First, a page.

One of the tragic casualties of our age has been that of the contemplative life—a life that thinks; thinks things through; and, more particularly, thinks God’s thoughts after Him.

A person sitting at his desk and staring out of the window would never be assumed to be working. No! Thinking is not equated with work. Yet, had Newton under his tree, or Archimedes in his bathtub bought into that prejudice, some natural laws would still be up in the air, or buried under an immovable rock. Pascal’s “Pensees”, a work that has inspired millions, would have never been penned.

The Bible places supreme value in the thought life. “As a man thinketh in his heart, so is he,” Solomon wrote. Jesus asserted that sin’s gravity lay in the idea itself, not just the act. Paul admonished the church at Philippi to have the mind of Christ, and to the same people he wrote, “Whatever is true . . . pure . . . if there be any virtue . . . think on these things.”

The follower of Christ must demonstrate to the world what it is not just to think, but to think justly. But how does one manage this in a culture where progress is determined by pace and defined by quantity?

What is even more destructive is that the greatest demand comes from neither speed nor quantity, but rather from the assumption that silence is inimical to life.

The radio in the car, Muzak in the elevator, and the symphony entertaining the “on hold” callers add up as impediments to personal reflection. In effect, the mind is denied the privilege of living with itself even briefly, and is crowded with outside impulses to cope with aloneness.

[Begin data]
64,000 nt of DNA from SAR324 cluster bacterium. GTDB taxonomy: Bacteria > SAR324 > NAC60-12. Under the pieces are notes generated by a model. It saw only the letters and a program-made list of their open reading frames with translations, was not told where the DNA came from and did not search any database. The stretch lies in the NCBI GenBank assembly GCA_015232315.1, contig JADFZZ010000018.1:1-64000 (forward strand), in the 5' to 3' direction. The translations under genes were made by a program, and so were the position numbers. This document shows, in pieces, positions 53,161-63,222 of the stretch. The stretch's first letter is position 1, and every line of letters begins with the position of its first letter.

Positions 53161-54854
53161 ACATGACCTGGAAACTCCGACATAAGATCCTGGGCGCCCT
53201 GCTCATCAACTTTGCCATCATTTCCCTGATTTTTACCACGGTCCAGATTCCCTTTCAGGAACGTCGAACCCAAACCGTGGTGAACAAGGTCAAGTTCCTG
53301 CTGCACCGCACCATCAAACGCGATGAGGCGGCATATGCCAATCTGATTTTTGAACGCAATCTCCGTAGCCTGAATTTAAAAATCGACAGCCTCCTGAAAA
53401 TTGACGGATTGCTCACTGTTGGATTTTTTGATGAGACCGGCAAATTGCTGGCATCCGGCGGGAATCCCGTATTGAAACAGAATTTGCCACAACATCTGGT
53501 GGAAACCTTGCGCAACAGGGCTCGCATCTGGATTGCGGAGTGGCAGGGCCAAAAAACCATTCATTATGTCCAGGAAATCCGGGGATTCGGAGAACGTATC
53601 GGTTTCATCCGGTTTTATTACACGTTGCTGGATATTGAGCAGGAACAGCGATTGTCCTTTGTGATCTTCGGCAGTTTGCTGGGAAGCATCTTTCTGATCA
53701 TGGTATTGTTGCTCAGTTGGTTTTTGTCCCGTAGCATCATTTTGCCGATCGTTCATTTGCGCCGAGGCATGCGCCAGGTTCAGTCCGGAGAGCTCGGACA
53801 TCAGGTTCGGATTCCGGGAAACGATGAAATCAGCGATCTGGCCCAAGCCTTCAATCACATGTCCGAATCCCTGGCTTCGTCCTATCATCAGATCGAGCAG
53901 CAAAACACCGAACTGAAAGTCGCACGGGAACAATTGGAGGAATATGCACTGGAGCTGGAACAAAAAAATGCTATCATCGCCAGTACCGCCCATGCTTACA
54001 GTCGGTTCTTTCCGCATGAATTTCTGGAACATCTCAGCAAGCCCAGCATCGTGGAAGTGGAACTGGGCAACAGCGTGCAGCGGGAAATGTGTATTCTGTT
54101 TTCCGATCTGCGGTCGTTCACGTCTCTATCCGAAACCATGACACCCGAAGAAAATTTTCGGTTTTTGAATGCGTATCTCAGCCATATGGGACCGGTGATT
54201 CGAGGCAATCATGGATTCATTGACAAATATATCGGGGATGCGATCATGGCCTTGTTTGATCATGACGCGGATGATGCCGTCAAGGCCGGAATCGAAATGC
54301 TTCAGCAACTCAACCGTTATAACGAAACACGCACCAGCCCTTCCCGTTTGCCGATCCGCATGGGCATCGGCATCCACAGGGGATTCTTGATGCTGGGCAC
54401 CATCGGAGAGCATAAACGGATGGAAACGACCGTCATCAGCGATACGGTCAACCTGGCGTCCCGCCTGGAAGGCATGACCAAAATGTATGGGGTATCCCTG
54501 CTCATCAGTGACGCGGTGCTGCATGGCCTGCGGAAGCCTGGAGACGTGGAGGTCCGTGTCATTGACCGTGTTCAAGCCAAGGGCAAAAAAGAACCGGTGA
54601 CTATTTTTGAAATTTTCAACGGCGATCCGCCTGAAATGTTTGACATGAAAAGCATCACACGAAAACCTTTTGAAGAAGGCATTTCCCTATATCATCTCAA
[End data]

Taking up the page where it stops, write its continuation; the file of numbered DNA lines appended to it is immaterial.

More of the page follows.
Aldous Huxley’s indictment, “Most of one’s life . . . is one prolonged effort to prevent thinking”, seems frightfully true. The price paid for this scenario has been devastating. T. S. Eliot observed:

“Where is the life we have lost in the living?
Where is the wisdom we have lost in knowledge?
Where is the knowledge we have lost in information?
The cycles of heaven in the past twenty centuries bring us farther from God and nearer to dust.”

Is there a remedy? May I make some suggestions for personal and corporate benefit?

Study God’s Word
Nothing ranks higher for mental discipline than a planned and systematic study of God’s Word, from whence life’s parameters and values are planted in the mindand are critical for the thinking person. Paul, who loved his books and parchments, affirmed the priority of Scripture: “Do not go beyond what is written.” Psalm 119 promises that God’s statutes keep us from being double-minded.

Read Great Books
The English-speaking world is endowed with a wealth of books. But much contemporary literature comes perilously close to a promiscuous religion with an appeal for the “feel better” syndrome, rather than the impetus to “go deeper.”